This drive to people becoming creators of knowledge that’s relevant to them is very evident in healthcare where patients’ groups are now large, funding their own research, gathering data, like the Genetic Alliance representing patients with rare conditions. But so far there has been much less of this in social science, despite traditions like Mass Observation and despite the fact that it is in many ways easier for people to observe and classify social phenomena than physical ones. Yet there are obvious parallels and no shortage of fascination with social facts that could prompt people to track what’s happening on the streets; the prevalence of hate crime or speech; the emergence of new kinds of economic life.
If social science could become more embedded in daily life then society could itself become more of a lab and more citizens could become part-time social scientists. Here we see a possible future in which the role of the specialist mutates into more of a coach and a partner, an aide to an intelligent society more than a caste apart, a vision that would revive older social science traditions, including John Stuart Mill’s belief in experimental progress. John Dewey’s emphasis on how societies learn and, from the 1960s, Donald Campbell’s advocacy of a truly experimental society, ‘a process utopia, not a utopian social structure per se… [that] seeks to implement Popper’s recommendation of a social technology for piecemeal social engineering…’. We’re all familiar with the old idea that it’s better to teach a man to fish than just to give him fish. The implication of this long tradition is that it’s better to skill up society’s ability to do social science rather only giving it already packaged social science conclusions.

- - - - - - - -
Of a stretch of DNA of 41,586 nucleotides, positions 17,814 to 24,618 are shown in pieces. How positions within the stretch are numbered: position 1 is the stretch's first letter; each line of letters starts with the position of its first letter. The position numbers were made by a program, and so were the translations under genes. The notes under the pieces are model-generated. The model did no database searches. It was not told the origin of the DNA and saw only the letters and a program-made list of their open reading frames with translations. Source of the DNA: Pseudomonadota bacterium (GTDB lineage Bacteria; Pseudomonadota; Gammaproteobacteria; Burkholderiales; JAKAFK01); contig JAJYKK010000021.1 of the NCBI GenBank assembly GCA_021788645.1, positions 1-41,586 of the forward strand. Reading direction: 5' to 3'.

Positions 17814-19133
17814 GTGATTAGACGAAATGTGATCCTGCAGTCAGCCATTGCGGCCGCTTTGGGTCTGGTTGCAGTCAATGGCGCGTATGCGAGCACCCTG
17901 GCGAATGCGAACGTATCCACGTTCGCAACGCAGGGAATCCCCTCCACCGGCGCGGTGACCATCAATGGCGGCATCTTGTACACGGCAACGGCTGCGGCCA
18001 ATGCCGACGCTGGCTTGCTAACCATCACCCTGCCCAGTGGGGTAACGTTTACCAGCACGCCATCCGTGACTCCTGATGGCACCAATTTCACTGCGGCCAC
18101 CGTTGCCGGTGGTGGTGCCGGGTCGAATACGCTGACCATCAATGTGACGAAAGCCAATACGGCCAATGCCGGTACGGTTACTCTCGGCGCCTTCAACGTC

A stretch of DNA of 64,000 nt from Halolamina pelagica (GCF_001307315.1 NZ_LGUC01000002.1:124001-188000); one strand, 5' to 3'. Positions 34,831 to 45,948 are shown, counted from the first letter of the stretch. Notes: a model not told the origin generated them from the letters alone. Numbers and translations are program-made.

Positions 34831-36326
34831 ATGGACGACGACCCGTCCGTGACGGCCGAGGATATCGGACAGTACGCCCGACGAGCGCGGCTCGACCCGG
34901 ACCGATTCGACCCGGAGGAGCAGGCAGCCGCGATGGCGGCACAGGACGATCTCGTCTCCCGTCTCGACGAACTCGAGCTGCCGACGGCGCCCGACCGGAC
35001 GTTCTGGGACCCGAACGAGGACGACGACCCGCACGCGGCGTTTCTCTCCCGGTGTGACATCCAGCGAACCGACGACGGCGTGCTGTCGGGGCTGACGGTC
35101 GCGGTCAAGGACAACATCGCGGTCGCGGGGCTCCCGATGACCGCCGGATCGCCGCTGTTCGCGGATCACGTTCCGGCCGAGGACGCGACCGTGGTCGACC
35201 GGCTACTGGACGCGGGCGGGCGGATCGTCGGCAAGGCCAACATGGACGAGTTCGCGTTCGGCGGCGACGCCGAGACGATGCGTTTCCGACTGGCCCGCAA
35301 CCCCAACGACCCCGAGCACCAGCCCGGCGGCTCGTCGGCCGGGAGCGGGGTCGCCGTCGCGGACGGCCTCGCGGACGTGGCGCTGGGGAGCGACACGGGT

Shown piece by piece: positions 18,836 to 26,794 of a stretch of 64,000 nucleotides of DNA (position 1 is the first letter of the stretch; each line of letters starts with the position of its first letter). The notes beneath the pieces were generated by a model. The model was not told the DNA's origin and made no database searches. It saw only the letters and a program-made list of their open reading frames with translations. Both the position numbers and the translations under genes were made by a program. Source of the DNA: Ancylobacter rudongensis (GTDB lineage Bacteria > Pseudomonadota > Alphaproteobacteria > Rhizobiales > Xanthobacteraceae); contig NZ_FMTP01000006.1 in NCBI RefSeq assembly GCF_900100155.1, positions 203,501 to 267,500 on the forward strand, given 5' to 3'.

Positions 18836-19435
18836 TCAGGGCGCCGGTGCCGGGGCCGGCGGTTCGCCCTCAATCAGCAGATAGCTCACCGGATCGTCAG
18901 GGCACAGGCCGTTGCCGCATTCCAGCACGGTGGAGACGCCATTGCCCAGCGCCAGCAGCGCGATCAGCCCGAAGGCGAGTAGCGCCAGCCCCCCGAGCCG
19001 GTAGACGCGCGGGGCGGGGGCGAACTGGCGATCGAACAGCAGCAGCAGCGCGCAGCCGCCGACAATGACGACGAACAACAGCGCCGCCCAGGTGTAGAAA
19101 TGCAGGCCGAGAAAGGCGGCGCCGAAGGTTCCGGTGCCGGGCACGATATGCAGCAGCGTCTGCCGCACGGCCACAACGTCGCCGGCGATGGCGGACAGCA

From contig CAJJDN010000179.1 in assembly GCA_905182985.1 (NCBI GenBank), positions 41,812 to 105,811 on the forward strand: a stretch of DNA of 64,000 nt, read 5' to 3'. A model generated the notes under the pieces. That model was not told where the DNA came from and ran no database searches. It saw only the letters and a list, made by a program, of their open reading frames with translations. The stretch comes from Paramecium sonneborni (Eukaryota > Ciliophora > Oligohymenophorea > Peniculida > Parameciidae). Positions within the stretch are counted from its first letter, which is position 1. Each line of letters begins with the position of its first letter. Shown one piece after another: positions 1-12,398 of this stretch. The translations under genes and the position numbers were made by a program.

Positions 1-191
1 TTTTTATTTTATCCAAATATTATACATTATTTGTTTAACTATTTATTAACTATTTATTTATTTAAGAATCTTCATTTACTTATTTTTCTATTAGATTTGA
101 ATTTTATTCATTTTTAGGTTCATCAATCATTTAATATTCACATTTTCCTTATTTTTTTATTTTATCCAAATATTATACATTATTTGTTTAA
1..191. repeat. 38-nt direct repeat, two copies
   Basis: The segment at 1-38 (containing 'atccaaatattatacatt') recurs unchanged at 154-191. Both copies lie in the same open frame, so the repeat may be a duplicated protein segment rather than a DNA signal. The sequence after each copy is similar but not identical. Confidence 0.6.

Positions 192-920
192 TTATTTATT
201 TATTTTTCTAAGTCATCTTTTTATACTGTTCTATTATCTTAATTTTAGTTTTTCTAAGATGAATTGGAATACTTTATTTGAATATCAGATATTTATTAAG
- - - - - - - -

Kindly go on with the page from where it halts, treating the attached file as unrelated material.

If this is how social science could connect to citizens it can also apply collective intelligence and intelligence design concepts to its own work. One of the most promising developments of recent years is the proliferation of tools to support social scientists, allowing them to act in something more like a collective intelligence, many supported and documented by Sage Ocean. There are tools like Ureka to follow latest research, as well as ResearchGate, Academia.edu and Iris.ai—research discovery with artificial intelligence; there’s Benchfly helping video production for researchers; IN-PART to connect researchers with industry, and others like SciLine; Linknovate; konfer; Pivot; Kolabtree; Academic Labs; Ohio Innovation Exchange. There is Ask Wonder which you can email questions to and expert researchers will compile a list of resources for you; ThinkLab—an algorithm distributes resources for comments and discussion by researchers and others to reward engaging in difficult topics; Real Scientists—a twitter account where researchers and science journalists take over and talk about their life and outputs; The Conversation providing news. Finally, in the next few months there will be Nesta’s own Rhodonite and Clio search engines—analysing new trends in innovation, technology and social science at a global scale.
The main message of this piece is that social sciences should more often start with problems rather than specific disciplinary approaches; should situate their own tools within a broader theory of intelligence; and should build up a range of complementary methods alongside the classic ones of the academy (the peer-reviewed journal, lecture etc.).
To me this seems an obvious direction of travel. But it rubs against tradition; inertia; and the pull of status. The social sciences have quite a lot to say about why systems so often resist change. But they also show how, in time, new generations tend to break down the barriers.